International Laws: Guidelines to resolve disputes

published 14-11-2012 13:25, last modified 29-04-2013 09:41
A number of international and intergovernmental guidelines have been developed in recent years in an attempt to regulate how brands do business and the impact their business practices have on local communities. Although these guidelines are voluntary, there are several mechanisms in place that address violations of international rules and regulations.

The UN Guiding Principles on Business and Human Rights

The Guiding Principles are evidence that the United Nations (UN) has acknowledged that corporate activities may have a negative impact on human rights. Professor John Ruggie developed the “Protect, Respect and Remedy” framework in 2008, which describes the duties and responsibilities of nations and businesses in addressing corporate-related human rights abuses. The Guiding Principles, adopted in 2011,implores countries and companies alike to implement the UN framework..

The “Protect, Respect and Remedy” framework is based on three principles: 1) The state has a duty to protect its citizens from human rights abuses by enacting the appropriate policies and regulations; 2) corporations are responsible for ensuring respect for human rights by acting with due diligence (carrying out investigations of potential human rights abuses) to ensure the rights of others and to address potential negative impacts; and 3) by creating opportunities for workers to improve their lot.

The CCC believes that this framework is a step in the right direction because it draws companies into the UN’s human rights equation . Although these guidelines remain voluntary, the principles provide a clear framework for corporations to act responsibly toward the resolving of human rights abuses in their supply chains, especially when the state fails. A common criticism of The Guiding Principles is that companies will simply change their tactics by reframing their policies instead of proactively improving working conditions. In that regard, audits have created a perfect paper reality, which means that the CCC must continue to monitor company activities and to ensure that the garment workers lives are actually improved.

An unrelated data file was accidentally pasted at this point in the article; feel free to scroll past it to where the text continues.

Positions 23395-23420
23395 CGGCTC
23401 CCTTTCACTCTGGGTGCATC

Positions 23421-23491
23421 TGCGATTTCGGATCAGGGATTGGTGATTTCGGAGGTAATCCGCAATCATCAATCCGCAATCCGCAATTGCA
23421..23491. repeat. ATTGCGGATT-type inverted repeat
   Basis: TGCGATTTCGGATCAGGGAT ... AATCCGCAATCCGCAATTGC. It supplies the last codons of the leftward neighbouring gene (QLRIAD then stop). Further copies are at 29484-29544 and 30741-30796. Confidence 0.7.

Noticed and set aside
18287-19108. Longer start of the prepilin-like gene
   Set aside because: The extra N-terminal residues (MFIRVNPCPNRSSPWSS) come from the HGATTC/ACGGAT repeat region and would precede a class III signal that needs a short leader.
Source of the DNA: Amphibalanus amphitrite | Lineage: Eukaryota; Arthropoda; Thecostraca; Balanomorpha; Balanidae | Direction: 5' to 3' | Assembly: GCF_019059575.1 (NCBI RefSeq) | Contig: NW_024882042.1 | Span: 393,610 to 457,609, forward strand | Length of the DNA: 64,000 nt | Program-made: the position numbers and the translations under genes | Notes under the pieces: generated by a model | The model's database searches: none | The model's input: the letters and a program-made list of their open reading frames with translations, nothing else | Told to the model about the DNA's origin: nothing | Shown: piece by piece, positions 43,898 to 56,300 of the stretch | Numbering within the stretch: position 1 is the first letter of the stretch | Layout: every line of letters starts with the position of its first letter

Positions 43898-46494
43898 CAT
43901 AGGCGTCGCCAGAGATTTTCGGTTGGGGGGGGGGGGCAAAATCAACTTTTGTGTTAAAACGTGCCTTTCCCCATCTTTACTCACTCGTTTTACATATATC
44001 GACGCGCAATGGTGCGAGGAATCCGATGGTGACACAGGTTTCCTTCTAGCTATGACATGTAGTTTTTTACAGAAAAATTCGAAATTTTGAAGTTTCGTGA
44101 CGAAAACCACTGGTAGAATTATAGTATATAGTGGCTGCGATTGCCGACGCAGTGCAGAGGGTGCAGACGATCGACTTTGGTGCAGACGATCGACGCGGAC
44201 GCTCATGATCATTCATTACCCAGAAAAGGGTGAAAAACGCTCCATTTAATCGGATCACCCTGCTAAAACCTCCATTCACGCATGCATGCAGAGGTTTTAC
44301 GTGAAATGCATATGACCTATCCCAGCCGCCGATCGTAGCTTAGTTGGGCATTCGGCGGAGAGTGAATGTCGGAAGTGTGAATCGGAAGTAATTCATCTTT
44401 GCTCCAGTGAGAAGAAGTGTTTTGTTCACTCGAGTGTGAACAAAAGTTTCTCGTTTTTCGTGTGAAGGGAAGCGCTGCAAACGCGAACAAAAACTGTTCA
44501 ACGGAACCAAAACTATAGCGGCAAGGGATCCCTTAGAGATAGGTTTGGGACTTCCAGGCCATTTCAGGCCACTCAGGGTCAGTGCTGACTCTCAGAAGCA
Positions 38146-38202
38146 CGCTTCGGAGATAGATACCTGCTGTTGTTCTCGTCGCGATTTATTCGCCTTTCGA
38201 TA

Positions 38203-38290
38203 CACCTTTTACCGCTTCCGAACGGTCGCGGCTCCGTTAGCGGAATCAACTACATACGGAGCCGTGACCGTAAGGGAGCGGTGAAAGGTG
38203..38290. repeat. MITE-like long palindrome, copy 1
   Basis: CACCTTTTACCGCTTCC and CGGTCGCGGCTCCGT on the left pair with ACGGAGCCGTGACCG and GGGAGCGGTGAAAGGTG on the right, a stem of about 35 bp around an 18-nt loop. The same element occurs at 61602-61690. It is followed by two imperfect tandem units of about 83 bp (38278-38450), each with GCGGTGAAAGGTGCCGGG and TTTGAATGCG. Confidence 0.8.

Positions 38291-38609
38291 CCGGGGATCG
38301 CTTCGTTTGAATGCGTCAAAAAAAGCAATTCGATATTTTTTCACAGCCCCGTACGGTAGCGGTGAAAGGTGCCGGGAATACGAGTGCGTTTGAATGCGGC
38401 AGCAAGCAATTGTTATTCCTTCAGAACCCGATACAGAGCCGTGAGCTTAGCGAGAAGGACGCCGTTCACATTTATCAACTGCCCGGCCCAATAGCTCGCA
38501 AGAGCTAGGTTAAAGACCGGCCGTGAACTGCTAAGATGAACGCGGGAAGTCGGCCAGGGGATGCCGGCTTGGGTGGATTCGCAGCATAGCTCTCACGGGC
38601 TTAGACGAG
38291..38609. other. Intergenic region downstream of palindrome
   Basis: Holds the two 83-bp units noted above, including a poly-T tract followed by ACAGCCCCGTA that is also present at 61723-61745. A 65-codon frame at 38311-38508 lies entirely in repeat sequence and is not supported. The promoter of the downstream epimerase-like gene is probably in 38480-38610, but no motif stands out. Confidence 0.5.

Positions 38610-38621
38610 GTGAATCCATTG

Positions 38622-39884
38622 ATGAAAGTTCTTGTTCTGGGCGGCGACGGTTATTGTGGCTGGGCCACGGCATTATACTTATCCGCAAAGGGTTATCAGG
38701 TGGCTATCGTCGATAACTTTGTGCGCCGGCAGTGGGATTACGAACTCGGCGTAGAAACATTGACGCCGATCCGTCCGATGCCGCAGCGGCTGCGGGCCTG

UN Global Compact

The Global Compact is a UN initiative that promotes responsible corporate behaviour through the adaptation of socially responsible policies. It is not a governing instrument as it does not actually monitor, enforce or measure corporate behaviour. It merely serves as a forum that relies on public accountability, transparency and the enlightened self-interest of companies, labour organisations and civil society to introduce and share proactive measures that will ensure ethical behaviour.

OECD Guidelines

The OECD Guidelines for Multinational Enterprises are comprised of government recommendations for multinationals by establishing voluntary principles and standards that foster responsible behaviour consistent with applicable laws. These Guidelines aim to ensure that corporate activities abide by existing national laws with the aim of improving cooperation between the companies and the communities in which they operate, to, in turn, further improve the climate for foreign investment and to promote sustainable development. The Guidelines provide NGOs with the right to file complaints with the National Contact Point (NCP) whenever a company violates the Guidelines. However, the CCC has noted that there has never been a positive outcome of any cases filed  with the NCP.